Tom Rowland, Gary Coxon, Bruce Richards, Brad Wesner, Barry and Cathy Beck


I'd like to get specific with these questions. I'm going to concentrate on estuaries for now and would welcome some advice here. There are kahawai and seatrout in the estuaries.

  1. "when should I be fishing these places in relation to time of day and time of tide? Does it matter?"
  2. "how do you cope with waves? and...
  3. any mugwai flyfishing tips?"

Tom Rowland

I am not sure that I am going to be a lot of help on this one. I am not exactly sure what the fish species are that you are talking about so I am going to refrain from giving advice on something I do not know about.

As far as the waves: if they are so big that you cannot fish there, don't wade so deep. Try a longer rod or even a Spey or 2 handed rod to get the distance you need without having to wade so deeply.

Sorry that I do not know any more about the species that you are fishing for, but as of now, I have not fished for them.


Bruce Richards

Well the streak continues in spite of all the expert advice. Has it ocurred to you that it might just be you? I haven't fished where you are so any advice will have to be generic.

1. Typically low light at morning and evening is best, but tide is often more imporant. Usually dead high and low tides are rather dead, moving water moves food and fish like that. Some places are better on a rising tide, some better when it falls.

2. Assume you are in a boat, hold on tight! Brace yourself against a gunnel, don't move around. Try to find protected areas where it isn't as rough. Protected spots may not be where the fishing is best, but if you can't make decent casts and are getting bruised up how much fun is that?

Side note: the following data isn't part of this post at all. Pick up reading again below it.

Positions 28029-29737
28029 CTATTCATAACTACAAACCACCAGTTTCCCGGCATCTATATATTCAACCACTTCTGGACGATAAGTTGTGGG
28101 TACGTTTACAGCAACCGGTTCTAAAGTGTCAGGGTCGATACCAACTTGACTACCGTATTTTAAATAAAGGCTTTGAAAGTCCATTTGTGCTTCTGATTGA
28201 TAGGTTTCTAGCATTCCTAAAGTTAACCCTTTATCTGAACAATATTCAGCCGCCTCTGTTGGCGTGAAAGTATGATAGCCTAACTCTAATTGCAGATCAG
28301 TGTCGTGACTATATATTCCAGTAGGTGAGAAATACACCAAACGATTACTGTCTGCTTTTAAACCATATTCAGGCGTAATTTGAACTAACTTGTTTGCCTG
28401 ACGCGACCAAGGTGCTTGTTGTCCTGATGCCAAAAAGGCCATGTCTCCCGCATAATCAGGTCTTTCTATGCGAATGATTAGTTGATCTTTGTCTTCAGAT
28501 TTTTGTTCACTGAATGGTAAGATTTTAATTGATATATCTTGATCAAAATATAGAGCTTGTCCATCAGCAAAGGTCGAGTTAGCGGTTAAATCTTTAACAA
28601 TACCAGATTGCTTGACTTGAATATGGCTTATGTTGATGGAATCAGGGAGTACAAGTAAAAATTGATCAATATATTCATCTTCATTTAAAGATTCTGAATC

3. Sorry, unfamiliar with the term mugwai. A search revealed a Japanese site devoted to teaching use of chopsticks and Tokyo info for tourists, and a Scottish band, don't think either relates to your question.

Brad Wesner
(part 1)

Glad to help, but I am going to need to know more about it. What flies did you use? How did you fish them? What does the area look like? Is the water clear? Did you see any fish?..birds? What is the water temp? What are the weather conditions? How big are the waves? Were there other guys fishing there?


I used a Clouser Minnow in chartreuse and white (as directed by The Panel :-)) stripped like hell at first (and then slower and slower as the realisation dawned upon me that flyfishing in the sea just doesn't work). The area was very beautiful and the water crystal clear. I didn't see any fish, nor birds. I have no idea what the water temp was, but I wouldn't swim it without a wetsuit. The sky was clear and the waves were about 5 feet high. Jim was fishing there as was some other dude with a net. Brad also writes...

Brad Wesner (part 2)

Well thanks again chaps :-) I still don't know why I didn't catch anything of course, but I'm hoping to put this to rights as soon as possible. I have some new questions...

  1. Are there waves you just can't flyfish? It seems to me that surf beaches are almost unfishable...
  2. If there is no surface activity would I be better off fishing an clear intermediate line (we call them slime lines in the UK) and
  3. I have a question from the discussion board:
    Having been bombarded with an array of fishing catalogues over the last few days (all of which pale in comparison to this site :-)) it seems that all the rods designed for saltwater fishing are tip-action rather than progressive. Do the manufacturers all believe that this type of rod is more suitable for saltwater -and if so, why? - and that therefore all saltwater fisherman are pushers rather than pullers? Or is it just another case of confusion over terminology?
    Any thoughts from the sultans of salt? - Charles
The Panel answers...